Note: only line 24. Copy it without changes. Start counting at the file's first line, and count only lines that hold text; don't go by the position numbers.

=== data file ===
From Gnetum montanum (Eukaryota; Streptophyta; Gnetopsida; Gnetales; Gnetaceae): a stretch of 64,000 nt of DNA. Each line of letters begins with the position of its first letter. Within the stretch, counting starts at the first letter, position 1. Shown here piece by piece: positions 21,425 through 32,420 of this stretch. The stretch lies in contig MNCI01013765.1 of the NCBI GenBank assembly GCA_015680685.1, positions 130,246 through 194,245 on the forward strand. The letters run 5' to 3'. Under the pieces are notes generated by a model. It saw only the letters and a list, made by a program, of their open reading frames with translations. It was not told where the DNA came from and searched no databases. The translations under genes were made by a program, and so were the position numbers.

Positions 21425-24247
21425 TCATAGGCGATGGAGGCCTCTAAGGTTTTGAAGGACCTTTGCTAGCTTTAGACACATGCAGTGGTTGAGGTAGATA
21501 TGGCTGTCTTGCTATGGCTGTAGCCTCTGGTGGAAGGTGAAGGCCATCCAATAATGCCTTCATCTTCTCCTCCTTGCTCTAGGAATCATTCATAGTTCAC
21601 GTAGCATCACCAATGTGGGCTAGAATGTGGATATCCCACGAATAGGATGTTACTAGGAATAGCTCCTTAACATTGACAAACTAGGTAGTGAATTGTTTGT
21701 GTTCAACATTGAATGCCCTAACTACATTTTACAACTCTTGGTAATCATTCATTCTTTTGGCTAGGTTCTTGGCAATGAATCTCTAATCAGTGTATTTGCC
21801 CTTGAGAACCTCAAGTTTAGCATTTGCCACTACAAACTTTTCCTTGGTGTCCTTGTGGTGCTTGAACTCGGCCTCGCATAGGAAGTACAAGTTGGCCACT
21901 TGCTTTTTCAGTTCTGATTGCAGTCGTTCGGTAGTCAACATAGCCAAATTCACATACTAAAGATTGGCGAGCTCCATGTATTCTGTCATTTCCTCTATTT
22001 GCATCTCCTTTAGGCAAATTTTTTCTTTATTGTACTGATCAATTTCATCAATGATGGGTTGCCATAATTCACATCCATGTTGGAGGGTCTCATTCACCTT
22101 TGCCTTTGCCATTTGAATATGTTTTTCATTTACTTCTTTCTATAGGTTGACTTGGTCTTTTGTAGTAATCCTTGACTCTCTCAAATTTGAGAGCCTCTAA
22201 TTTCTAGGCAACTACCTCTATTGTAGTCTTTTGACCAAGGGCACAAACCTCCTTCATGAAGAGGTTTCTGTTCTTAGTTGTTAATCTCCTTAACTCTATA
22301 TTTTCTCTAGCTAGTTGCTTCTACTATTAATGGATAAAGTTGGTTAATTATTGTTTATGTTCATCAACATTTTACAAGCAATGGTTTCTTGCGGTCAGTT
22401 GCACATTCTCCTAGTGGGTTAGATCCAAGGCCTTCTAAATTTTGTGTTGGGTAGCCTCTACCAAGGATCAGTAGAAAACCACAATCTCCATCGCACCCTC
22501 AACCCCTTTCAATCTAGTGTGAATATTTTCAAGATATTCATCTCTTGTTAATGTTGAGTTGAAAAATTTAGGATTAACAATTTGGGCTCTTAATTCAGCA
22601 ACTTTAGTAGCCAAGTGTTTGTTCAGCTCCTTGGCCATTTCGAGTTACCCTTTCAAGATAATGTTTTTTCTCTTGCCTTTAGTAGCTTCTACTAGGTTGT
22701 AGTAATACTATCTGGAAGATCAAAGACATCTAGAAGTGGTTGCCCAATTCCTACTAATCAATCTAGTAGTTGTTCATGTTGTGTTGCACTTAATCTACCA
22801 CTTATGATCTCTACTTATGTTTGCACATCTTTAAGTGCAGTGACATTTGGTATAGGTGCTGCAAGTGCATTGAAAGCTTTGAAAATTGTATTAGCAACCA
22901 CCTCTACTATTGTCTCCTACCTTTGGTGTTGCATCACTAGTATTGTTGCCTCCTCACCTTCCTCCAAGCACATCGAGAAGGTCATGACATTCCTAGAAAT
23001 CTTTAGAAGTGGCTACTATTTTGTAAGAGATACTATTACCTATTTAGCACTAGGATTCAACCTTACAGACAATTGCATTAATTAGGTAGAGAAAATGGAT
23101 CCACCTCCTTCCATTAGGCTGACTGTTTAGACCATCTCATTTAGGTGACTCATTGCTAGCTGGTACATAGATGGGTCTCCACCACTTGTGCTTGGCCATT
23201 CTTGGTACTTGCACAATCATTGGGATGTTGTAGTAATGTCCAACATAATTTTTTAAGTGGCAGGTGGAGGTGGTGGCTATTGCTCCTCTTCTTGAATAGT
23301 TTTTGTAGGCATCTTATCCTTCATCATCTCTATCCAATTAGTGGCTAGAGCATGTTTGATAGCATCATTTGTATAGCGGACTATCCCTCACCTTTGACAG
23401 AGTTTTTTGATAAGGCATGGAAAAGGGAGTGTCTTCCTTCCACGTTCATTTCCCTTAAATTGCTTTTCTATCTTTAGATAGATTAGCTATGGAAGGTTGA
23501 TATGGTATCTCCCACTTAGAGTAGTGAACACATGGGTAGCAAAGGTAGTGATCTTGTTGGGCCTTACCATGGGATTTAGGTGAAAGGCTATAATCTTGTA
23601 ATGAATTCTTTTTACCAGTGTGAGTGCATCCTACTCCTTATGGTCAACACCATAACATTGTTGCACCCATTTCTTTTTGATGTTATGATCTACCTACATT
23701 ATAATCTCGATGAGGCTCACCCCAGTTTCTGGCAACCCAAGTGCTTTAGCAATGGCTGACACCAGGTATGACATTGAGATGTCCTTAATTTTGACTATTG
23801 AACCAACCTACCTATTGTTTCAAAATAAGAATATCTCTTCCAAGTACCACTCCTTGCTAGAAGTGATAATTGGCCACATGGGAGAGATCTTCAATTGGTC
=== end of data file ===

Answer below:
23501 TATGGTATCTCCCACTTAGAGTAGTGAACACATGGGTAGCAAAGGTAGTGATCTTGTTGGGCCTTACCATGGGATTTAGGTGAAAGGCTATAATCTTGTA